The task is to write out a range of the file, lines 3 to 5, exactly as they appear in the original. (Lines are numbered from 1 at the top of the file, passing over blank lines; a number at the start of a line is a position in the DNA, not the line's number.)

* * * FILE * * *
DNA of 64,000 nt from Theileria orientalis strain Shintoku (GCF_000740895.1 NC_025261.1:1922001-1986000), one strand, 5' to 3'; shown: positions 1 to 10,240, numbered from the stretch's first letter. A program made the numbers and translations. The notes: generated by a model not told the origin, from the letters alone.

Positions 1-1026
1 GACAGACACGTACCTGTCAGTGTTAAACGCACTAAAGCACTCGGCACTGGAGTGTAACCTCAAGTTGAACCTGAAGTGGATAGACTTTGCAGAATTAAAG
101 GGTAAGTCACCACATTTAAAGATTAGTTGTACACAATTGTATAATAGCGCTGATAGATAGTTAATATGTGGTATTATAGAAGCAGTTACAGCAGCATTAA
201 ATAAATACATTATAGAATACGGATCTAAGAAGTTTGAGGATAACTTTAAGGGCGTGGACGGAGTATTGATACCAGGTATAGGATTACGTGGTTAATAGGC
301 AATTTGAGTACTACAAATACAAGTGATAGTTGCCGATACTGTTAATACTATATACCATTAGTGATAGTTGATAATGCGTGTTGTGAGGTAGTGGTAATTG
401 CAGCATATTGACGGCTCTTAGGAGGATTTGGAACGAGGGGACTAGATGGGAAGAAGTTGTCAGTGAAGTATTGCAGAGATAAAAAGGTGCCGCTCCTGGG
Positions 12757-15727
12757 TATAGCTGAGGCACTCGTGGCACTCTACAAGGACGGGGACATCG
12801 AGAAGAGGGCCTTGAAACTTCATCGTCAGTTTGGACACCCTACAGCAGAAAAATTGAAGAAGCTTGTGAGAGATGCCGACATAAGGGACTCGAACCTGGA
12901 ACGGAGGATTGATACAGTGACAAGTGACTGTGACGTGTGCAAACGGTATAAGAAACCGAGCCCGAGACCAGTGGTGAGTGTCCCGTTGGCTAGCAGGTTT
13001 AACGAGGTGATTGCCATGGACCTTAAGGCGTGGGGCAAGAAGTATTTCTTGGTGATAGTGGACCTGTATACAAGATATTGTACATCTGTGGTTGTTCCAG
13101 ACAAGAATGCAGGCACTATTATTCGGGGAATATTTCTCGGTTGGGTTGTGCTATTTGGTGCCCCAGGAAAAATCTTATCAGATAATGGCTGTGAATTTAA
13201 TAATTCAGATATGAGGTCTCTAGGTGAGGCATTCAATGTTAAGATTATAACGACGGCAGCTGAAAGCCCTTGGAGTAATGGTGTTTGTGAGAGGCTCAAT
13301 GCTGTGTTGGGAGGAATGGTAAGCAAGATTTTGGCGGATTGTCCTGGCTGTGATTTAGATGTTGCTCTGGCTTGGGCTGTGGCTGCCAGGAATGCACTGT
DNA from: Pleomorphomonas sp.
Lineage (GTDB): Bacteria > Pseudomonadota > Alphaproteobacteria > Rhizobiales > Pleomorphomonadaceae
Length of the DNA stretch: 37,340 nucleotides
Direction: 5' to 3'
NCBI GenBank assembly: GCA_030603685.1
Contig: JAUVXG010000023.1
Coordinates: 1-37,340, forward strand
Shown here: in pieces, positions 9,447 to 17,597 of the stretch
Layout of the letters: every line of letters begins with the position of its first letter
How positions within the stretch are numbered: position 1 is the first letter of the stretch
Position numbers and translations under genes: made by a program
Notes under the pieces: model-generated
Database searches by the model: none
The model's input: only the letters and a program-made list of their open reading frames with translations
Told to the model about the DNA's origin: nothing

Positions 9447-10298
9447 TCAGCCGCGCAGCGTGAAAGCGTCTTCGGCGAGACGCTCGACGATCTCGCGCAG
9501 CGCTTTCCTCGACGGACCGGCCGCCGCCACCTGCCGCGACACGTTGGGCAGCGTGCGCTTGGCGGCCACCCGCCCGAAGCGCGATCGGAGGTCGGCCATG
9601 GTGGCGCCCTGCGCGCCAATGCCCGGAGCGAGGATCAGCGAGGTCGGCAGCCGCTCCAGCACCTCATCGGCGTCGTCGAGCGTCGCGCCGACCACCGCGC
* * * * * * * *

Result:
1 GACAGACACGTACCTGTCAGTGTTAAACGCACTAAAGCACTCGGCACTGGAGTGTAACCTCAAGTTGAACCTGAAGTGGATAGACTTTGCAGAATTAAAG
101 GGTAAGTCACCACATTTAAAGATTAGTTGTACACAATTGTATAATAGCGCTGATAGATAGTTAATATGTGGTATTATAGAAGCAGTTACAGCAGCATTAA
201 ATAAATACATTATAGAATACGGATCTAAGAAGTTTGAGGATAACTTTAAGGGCGTGGACGGAGTATTGATACCAGGTATAGGATTACGTGGTTAATAGGC